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Japanese officials visit Jasper County soybean farm

Soybean crushing plant managers visit ISA director's operation

Published: Monday, Sept. 23, 2013 12:13 p.m. CST • Updated: Monday, Sept. 23, 2013 12:28 p.m. CST
(Joe Murphy/Iowa Soybean Association)
Jasper County soybean farmer Rolland Schnell, a member of the Iowa Soybean Association Board of Directors, shows a group of Japanese crushing facility managers his soybean crop. The dignitaries visited Schnell Rolland Farms last Wednesday evening.

Rolland Schnell has been an ambassador for the Iowa Soybean Association to Iowa and the rest of the United States for a number of years. But last Wednesday, he became an international ambassador for his industry.

That evening, the Iowa Soybean Association director hosted a group of Japanese visitors, as well as members of his family and a few neighbors. For the 16 foreign visitors, managers of soybean-crushing facilities in their native country, this was their first opportunity to see a soybean farm.

“Visits like this reconfirm the importance of the small world we live in and how important these relationships are," Schnell said. "That’s why I also invited some of my family and neighbors tonight, so they could see how important it was to develop relationships with customers around the world.”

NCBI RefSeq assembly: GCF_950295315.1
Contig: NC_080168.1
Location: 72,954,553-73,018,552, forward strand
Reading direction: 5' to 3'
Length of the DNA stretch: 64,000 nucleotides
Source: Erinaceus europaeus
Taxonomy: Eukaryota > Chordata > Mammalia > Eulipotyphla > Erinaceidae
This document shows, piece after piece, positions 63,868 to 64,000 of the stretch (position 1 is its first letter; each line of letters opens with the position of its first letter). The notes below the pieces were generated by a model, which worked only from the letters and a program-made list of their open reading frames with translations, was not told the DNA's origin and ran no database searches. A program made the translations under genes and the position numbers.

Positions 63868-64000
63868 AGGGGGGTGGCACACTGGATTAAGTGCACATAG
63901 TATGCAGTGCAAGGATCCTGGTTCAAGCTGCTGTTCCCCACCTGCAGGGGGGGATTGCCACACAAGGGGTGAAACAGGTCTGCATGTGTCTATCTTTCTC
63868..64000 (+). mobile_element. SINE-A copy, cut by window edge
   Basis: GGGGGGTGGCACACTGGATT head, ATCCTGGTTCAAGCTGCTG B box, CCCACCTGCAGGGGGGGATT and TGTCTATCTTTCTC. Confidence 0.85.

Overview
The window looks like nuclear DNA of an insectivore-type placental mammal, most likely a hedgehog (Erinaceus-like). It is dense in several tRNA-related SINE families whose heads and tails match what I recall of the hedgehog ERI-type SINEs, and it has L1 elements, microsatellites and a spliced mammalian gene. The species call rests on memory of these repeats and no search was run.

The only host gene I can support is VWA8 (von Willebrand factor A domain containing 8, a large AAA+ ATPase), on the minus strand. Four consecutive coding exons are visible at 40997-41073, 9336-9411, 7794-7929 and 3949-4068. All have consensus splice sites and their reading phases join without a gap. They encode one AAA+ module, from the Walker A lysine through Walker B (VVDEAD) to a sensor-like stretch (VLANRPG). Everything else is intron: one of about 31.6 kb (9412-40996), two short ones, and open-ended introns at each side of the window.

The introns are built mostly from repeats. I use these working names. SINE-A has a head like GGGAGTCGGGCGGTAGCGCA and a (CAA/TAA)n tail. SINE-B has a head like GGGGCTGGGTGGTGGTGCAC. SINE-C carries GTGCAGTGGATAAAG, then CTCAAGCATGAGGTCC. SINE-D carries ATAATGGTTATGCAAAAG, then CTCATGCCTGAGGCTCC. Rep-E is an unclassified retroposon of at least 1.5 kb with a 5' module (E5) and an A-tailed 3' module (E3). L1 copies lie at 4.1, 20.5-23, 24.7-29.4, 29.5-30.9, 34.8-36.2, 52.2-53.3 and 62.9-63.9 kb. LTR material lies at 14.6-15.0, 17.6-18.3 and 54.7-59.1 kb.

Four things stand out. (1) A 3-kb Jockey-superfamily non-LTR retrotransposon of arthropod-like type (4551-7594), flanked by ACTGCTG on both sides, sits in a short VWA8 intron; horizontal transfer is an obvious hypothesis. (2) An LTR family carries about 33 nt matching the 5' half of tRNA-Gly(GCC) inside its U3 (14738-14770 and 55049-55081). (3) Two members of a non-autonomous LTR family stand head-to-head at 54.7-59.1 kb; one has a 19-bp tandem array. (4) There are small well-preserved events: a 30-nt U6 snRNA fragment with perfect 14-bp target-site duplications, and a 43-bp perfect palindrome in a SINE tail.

From Schnell Rolland Farms, situated upon a hilltop overlooking corn and soybean fields contrasted by grass-green buffers and natural waterways, Schnell's guests climbed atop farm equipment and talked with the locals. They also asked a number of important questions.

“They were interested in soybean production, the conservation efforts we do, the size of the equipment and more than one person commented on the hope for good quality,” Schnell said. “I tried to assure them that it was going to be a quality crop this fall.”

The businessmen asked questions about sustainability and genetically modified organisms. They also expressed concern about this year's yield potential, given the late start to planting this season coupled with the drought conditions that developed over the summer months.

Schnell told them yields will likely be less than average, but added that more acres than normal were planted due to the late start. He assured them supply would not be a problem.

“They are very concerned about quality and protein content because they are Japanese crushers,” Japanese Country Director Mitsuyuki Nishimura of the U.S. Soybean Export Council said. “For them, it is the first time seeing soybean fields, so to see a plant instead of the finished product is interesting.”

For Schnell that's just part of the job as an ambassador for his industry, whether the visitors come from Des Moines, New York City, or Asia. He said tours like the one conducted last week show buyers where their soybeans come from and the care taken to raise a quality crop.

“I hope the Japanese visitors developed a stronger feeling of trust with me, the soybean producer," he said. "[T]hey were able to see a real face, real equipment to have a better understanding of where their soybeans come from and how we strive to do everything in a sustainable way to give them quality products.”

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